Why is this so important? Why is building that faith so important? It is important because each time we ask something of Australians, each time we take money out of their pockets, we must be able to look them in the eye and tell them that their hard-earned money, which we have taken, will make our country better. I think your average Deakin resident and nearly all Australians are selfless and love their country and do not begrudge working hard and paying their fair share of tax. But for people who are used to managing their own household or business budget, examples of waste such as the so-called $100 stimulus cheques sent to dead people and people living overseas are something they just will not accept, neither should we in this place. The reason for this is that Australians innately understand that you cannot live beyond your means. Even worse, you cannot waste borrowed money. Wasting borrowed money is exponentially worse than wasting your own money.

I will give you an example of this sensibility from an interaction I had recently in the electorate. I was visiting a small business, as I regularly do, and in this case it was a florist. I was given a very excellent tour and asked the owners some obligatory questions about customers and broadly how business was going. Business was pretty good, but I was told that in order to remain strong they really had to keep a very close eye on costs. It seemed a pretty reasonable and sensible approach and something that probably is not new to people on this side of the House. But it truly hit home to me when I walked out of the florist with a pen that I had borrowed from the owner, Helen. You see, I have a pretty bad habit of forgetting to return pens that I borrow and at times I inadvertently take them—and I can assure you it is always inadvertent. In any event, as I was walking out with Helen’s pen she exuberantly gestured for me not to take another step. She asked me if I was forgetting something and pointed to the pen in my hand. As I sheepishly handed it back to Helen, she reminded me that, when she said she kept an eye on every single cost, she meant it. If I had walked out with that pen, they would just have to buy another one. We on this side of the House all know that the owner of the florist’s, Helen, was really just trying to make a point with me, but it was a point very well made. The people in her business have to keep track of all costs, even those that may seem negligible to us, because a thriving business does not happen by accident.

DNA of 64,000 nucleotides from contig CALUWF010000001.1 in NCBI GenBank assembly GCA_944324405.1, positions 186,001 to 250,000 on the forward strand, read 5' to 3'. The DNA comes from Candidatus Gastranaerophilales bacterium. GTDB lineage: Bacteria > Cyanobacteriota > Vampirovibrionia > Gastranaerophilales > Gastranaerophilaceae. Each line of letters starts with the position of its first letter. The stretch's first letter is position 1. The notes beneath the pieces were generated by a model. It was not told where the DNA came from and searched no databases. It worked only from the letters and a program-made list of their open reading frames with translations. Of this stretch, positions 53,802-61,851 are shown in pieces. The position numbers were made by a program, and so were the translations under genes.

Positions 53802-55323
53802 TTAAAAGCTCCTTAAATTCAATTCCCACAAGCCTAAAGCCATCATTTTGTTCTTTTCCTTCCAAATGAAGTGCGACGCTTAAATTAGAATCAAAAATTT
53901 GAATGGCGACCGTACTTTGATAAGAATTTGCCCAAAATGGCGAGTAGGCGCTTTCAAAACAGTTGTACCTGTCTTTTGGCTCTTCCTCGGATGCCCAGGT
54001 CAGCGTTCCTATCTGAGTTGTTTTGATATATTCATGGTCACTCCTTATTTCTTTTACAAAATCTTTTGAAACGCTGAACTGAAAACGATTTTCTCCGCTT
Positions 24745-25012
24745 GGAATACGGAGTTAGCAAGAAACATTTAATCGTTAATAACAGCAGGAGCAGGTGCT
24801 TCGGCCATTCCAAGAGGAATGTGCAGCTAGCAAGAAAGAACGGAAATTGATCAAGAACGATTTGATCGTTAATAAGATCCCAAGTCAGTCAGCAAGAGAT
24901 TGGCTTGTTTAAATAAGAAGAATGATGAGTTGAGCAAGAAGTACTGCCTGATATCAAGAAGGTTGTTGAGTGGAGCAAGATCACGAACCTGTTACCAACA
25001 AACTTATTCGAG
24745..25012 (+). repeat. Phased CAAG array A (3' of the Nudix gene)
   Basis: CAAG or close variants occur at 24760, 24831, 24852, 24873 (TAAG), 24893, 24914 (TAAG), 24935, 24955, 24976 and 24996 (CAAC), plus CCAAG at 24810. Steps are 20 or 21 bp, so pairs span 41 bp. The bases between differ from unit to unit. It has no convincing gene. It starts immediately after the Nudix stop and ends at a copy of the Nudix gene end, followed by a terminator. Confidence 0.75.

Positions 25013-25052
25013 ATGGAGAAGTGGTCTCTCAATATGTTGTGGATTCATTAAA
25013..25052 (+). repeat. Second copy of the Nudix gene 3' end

So, when the member for Fraser gets up and scoffs that these are small savings that do not make a difference, it highlights the utter disregard for taxpayers’ money that they had when they were in government. How dare he get up here and talk about taxpayers’ money as though it does not matter because it is a rounding error or it is small? That is why we have projected debt going to $667 billion. It was that kind of attitude which pervaded the other side of the chamber, particularly when they were in government.

And what Helen’s actions reinforced to me when I was in that florist’s that day is that every wasted dollar is another dollar of revenue that must be found in her business or another dollar borrowed. In our case it is another dollar that we must take out of taxpayers’ pockets or borrow from lenders overseas.

When people saw in my electorate that their taxpayer dollars were being wasted so flagrantly, it rightly made them angry. So, while there is a lot of work ahead to bring the budget back under control, bills such as the one before us today help to address the waste—and what outstanding waste it was.

As a new member of this place, I was not fortunate enough to be present when my colleagues voted against the former Labor government’s second stimulus package. They voted against the imprudent cash splash, including payments to be authorised by the tax bonus acts, which this bill is seeking to repeal, because it was poorly targeted, failed to support employment and was unaffordable. The member for Fraser did not understand that. Unfortunately for the Australian people, the coalition was proved right in voting against that second stimulus, Then as now, the coalition took a responsible approach to looking after the economic interests of the nation. It is estimated that to date some $7.7 billion of borrowed government money was spent on doling out stimulus cheques to people who never asked for them and in most cases thought the money could be more wisely invested. That was certainly the feedback that came to me regularly on the campaign trail. Australians were not going to say no to a cheque sent in the mail, but instinctively they understood that it was not good bang for their buck, and now our children will repay that debt.